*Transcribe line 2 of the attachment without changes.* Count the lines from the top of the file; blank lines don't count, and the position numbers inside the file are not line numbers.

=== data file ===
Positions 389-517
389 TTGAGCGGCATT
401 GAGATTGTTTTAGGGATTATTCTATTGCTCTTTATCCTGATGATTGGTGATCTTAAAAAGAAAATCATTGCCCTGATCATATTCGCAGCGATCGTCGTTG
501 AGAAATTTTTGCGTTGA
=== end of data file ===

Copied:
389 TTGAGCGGCATT